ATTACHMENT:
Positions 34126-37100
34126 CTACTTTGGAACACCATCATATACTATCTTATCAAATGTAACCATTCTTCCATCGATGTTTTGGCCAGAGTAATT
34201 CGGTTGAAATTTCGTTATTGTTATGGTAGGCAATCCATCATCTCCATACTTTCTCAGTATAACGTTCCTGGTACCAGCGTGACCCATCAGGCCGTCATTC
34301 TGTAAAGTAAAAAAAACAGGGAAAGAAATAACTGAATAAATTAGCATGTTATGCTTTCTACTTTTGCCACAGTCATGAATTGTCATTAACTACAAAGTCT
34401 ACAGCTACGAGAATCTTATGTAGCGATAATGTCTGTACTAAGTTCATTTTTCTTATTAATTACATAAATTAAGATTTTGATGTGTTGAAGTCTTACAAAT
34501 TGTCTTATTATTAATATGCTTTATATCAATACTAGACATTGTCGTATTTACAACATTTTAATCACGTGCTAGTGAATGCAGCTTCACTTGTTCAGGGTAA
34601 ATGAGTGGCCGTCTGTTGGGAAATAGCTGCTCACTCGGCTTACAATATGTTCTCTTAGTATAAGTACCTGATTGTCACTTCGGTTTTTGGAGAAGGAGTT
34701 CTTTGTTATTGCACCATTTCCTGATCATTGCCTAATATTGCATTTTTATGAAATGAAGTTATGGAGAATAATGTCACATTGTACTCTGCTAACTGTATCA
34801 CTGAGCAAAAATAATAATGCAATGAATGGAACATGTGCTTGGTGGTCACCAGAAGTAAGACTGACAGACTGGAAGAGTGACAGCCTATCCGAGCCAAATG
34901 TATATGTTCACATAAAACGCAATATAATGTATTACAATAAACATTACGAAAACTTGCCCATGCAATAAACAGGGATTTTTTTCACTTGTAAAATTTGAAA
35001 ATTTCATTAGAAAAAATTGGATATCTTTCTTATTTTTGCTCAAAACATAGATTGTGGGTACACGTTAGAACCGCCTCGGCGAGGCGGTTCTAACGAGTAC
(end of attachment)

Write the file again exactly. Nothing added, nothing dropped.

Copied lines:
Positions 34126-37100
34126 CTACTTTGGAACACCATCATATACTATCTTATCAAATGTAACCATTCTTCCATCGATGTTTTGGCCAGAGTAATT
34201 CGGTTGAAATTTCGTTATTGTTATGGTAGGCAATCCATCATCTCCATACTTTCTCAGTATAACGTTCCTGGTACCAGCGTGACCCATCAGGCCGTCATTC
34301 TGTAAAGTAAAAAAAACAGGGAAAGAAATAACTGAATAAATTAGCATGTTATGCTTTCTACTTTTGCCACAGTCATGAATTGTCATTAACTACAAAGTCT
34401 ACAGCTACGAGAATCTTATGTAGCGATAATGTCTGTACTAAGTTCATTTTTCTTATTAATTACATAAATTAAGATTTTGATGTGTTGAAGTCTTACAAAT
34501 TGTCTTATTATTAATATGCTTTATATCAATACTAGACATTGTCGTATTTACAACATTTTAATCACGTGCTAGTGAATGCAGCTTCACTTGTTCAGGGTAA
34601 ATGAGTGGCCGTCTGTTGGGAAATAGCTGCTCACTCGGCTTACAATATGTTCTCTTAGTATAAGTACCTGATTGTCACTTCGGTTTTTGGAGAAGGAGTT
34701 CTTTGTTATTGCACCATTTCCTGATCATTGCCTAATATTGCATTTTTATGAAATGAAGTTATGGAGAATAATGTCACATTGTACTCTGCTAACTGTATCA
34801 CTGAGCAAAAATAATAATGCAATGAATGGAACATGTGCTTGGTGGTCACCAGAAGTAAGACTGACAGACTGGAAGAGTGACAGCCTATCCGAGCCAAATG
34901 TATATGTTCACATAAAACGCAATATAATGTATTACAATAAACATTACGAAAACTTGCCCATGCAATAAACAGGGATTTTTTTCACTTGTAAAATTTGAAA
35001 ATTTCATTAGAAAAAATTGGATATCTTTCTTATTTTTGCTCAAAACATAGATTGTGGGTACACGTTAGAACCGCCTCGGCGAGGCGGTTCTAACGAGTAC